In the trial, the most common adverse events of any grade among patients receiving pembrolizumab/chemotherapy were nausea (67% vs 63% in the chemotherapy group), fatigue/asthenia (57% vs 46%), decreased appetite (44% vs 38%), constipation (40% vs 40%), diarrhea (36% vs 33%), vomiting (34% vs 32%), stomatitis (27% vs 26%), and weight loss (24% vs 24%). The most common grade 3 or 4 adverse events included fatigue/asthenia, nausea, vomiting, and stomatitis. The most common grade 3 or 4 laboratory abnormalities were neutropenia (43% vs 41%), lymphopenia (22% vs 18%), anemia (21% vs 24%), leukopenia (21% vs 17%), hyponatremia (19% vs 19%), and hypokalemia (12% vs 15%).
Pembrolizumab treatment was interrupted due to adverse events in 67% of patients, the most common causes being neutropenia, fatigue/asthenia, decreased white blood cell count, pneumonia, decreased appetite, anemia, increased blood creatinine, stomatitis, malaise, thrombocytopenia, pneumonitis, diarrhea, dysphagia, and nausea. Pembrolizumab was permanently discontinued due to adverse events in 15% of patients, with the most common causes being pneumonitis, acute kidney injury, and pneumonia.
Pembrolizumab has warnings/precautions for immune-mediated adverse reactions. These reactions, which may be severe or fatal and can occur in any organ system or tissue, include immune-mediated pneumonitis, colitis, hepatitis, endocrinopathies, nephritis with renal dysfunction, and dermatologic adverse reactions, as well as solid organ transplant rejection. Pembrolizumab also has warnings/precautions for infusion-related reactions; complications of allogeneic hematopoietic stem cell transplantation before and after pembrolizumab treatment, including fatal or serious complications; and embryofetal toxicity.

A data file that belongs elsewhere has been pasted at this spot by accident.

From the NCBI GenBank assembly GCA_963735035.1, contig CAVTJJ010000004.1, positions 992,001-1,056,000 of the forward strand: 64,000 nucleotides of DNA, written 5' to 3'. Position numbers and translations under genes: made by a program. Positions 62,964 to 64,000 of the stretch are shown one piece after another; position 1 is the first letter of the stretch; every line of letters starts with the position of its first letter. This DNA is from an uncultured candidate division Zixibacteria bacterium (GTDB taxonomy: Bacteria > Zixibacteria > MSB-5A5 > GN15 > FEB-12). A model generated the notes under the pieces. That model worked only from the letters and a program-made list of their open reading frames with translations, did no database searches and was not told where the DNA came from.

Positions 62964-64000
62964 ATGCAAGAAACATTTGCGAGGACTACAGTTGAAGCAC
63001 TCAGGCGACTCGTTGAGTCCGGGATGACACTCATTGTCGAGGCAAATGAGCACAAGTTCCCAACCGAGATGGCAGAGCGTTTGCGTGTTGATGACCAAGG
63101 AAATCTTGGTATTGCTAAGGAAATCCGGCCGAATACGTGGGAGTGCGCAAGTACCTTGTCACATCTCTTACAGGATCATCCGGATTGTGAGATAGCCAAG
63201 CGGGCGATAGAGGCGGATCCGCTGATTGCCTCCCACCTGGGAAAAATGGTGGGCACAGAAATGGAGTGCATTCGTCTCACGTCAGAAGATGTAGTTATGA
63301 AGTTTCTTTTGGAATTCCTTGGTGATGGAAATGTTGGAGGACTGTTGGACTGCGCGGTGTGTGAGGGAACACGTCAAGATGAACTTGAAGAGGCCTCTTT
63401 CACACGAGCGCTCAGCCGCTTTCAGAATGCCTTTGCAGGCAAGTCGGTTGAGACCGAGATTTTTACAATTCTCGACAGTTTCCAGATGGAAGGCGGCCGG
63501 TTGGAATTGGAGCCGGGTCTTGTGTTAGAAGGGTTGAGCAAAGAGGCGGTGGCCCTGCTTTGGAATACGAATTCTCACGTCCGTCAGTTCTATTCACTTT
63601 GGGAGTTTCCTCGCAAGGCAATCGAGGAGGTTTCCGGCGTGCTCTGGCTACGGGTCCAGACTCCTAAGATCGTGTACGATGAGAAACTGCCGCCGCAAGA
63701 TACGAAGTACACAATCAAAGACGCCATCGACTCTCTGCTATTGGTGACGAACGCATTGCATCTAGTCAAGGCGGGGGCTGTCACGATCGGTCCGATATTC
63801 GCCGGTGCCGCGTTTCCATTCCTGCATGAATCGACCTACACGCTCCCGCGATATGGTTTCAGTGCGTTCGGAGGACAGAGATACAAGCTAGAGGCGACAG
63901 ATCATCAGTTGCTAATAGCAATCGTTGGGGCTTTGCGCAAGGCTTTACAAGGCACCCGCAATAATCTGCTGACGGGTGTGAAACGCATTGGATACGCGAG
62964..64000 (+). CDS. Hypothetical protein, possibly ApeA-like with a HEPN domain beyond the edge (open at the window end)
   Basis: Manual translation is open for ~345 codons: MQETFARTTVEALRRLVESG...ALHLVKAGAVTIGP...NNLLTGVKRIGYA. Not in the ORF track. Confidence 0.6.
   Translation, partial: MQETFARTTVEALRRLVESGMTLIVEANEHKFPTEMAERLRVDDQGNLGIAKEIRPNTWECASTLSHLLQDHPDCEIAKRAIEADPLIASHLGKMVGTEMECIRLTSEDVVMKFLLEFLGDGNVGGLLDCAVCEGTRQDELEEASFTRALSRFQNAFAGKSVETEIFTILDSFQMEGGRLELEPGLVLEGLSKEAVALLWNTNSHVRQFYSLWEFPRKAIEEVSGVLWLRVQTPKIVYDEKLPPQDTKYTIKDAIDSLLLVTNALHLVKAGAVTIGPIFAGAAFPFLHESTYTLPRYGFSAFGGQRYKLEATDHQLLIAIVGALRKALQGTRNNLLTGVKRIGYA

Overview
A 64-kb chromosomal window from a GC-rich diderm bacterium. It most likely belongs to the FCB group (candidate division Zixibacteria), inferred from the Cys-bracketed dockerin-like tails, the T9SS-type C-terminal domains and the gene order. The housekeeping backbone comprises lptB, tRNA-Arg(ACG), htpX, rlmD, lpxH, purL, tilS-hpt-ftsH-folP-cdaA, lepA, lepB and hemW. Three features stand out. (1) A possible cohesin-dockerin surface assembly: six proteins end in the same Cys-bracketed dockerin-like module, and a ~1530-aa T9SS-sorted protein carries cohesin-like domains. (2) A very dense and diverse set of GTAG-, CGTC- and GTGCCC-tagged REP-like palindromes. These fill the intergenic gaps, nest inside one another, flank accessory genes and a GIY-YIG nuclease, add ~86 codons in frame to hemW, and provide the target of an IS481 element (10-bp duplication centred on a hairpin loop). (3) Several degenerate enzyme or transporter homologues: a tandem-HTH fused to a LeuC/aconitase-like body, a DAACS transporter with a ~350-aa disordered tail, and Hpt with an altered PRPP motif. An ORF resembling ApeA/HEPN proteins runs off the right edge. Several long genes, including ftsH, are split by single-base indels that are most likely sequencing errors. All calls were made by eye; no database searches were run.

Patients should be monitored for early identification and management of immune-mediated adverse reactions, including evaluation of liver enzymes, creatinine, and thyroid function at baseline and periodically during treatment. Patients should be advised not to breastfeed while receiving pembrolizumab.
1. U.S. Food and Drug Administration: FDA approves pembrolizumab for esophageal or GEJ carcinoma. Available at https://www.fda.gov/drugs/resources-information-approved-drugs/fda-approves-pembrolizumab-esophageal-or-gej-carcinoma. Accessed April 7, 2021.
2. Keytruda (pembrolizumab) injection for intravenous use prescribing information, Merck & Co, Inc, March 2021. Available at https://www.accessdata.fda.gov/drugsatfda_docs/label/2021/125514s096lbl.pdf. Accessed April 7, 2021.